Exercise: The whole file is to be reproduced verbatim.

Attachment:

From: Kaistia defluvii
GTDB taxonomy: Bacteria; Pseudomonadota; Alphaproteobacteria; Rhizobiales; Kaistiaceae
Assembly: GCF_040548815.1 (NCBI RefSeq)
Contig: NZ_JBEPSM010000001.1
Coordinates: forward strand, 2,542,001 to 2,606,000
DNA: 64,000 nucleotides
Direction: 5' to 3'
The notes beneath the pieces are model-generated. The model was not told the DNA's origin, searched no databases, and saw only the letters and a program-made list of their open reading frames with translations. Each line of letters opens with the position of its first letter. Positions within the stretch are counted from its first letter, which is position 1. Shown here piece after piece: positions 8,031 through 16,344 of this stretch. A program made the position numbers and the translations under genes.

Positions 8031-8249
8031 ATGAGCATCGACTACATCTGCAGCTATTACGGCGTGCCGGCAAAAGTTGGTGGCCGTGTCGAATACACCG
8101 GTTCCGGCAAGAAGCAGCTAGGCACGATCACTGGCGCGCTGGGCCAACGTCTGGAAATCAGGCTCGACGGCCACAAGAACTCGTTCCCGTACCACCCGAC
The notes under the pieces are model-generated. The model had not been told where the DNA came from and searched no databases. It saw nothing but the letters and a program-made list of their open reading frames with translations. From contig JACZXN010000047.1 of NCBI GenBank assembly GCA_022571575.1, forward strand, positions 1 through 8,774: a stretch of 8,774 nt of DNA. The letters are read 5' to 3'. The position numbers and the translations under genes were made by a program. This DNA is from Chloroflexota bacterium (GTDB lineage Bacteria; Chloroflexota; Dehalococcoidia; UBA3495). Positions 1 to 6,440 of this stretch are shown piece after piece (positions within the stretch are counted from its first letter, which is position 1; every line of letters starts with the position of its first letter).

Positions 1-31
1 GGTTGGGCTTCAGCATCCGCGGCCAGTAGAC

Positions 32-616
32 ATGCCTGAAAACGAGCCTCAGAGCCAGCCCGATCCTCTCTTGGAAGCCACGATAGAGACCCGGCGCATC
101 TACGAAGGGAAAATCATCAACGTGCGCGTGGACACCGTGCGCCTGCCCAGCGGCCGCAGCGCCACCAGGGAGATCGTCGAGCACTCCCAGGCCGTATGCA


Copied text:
From: Kaistia defluvii
GTDB taxonomy: Bacteria; Pseudomonadota; Alphaproteobacteria; Rhizobiales; Kaistiaceae
Assembly: GCF_040548815.1 (NCBI RefSeq)
Contig: NZ_JBEPSM010000001.1
Coordinates: forward strand, 2,542,001 to 2,606,000
DNA: 64,000 nucleotides
Direction: 5' to 3'
The notes beneath the pieces are model-generated. The model was not told the DNA's origin, searched no databases, and saw only the letters and a program-made list of their open reading frames with translations. Each line of letters opens with the position of its first letter. Positions within the stretch are counted from its first letter, which is position 1. Shown here piece after piece: positions 8,031 through 16,344 of this stretch. A program made the position numbers and the translations under genes.

Positions 8031-8249
8031 ATGAGCATCGACTACATCTGCAGCTATTACGGCGTGCCGGCAAAAGTTGGTGGCCGTGTCGAATACACCG
8101 GTTCCGGCAAGAAGCAGCTAGGCACGATCACTGGCGCGCTGGGCCAACGTCTGGAAATCAGGCTCGACGGCCACAAGAACTCGTTCCCGTACCACCCGAC
The notes under the pieces are model-generated. The model had not been told where the DNA came from and searched no databases. It saw nothing but the letters and a program-made list of their open reading frames with translations. From contig JACZXN010000047.1 of NCBI GenBank assembly GCA_022571575.1, forward strand, positions 1 through 8,774: a stretch of 8,774 nt of DNA. The letters are read 5' to 3'. The position numbers and the translations under genes were made by a program. This DNA is from Chloroflexota bacterium (GTDB lineage Bacteria; Chloroflexota; Dehalococcoidia; UBA3495). Positions 1 to 6,440 of this stretch are shown piece after piece (positions within the stretch are counted from its first letter, which is position 1; every line of letters starts with the position of its first letter).

Positions 1-31
1 GGTTGGGCTTCAGCATCCGCGGCCAGTAGAC

Positions 32-616
32 ATGCCTGAAAACGAGCCTCAGAGCCAGCCCGATCCTCTCTTGGAAGCCACGATAGAGACCCGGCGCATC
101 TACGAAGGGAAAATCATCAACGTGCGCGTGGACACCGTGCGCCTGCCCAGCGGCCGCAGCGCCACCAGGGAGATCGTCGAGCACTCCCAGGCCGTATGCA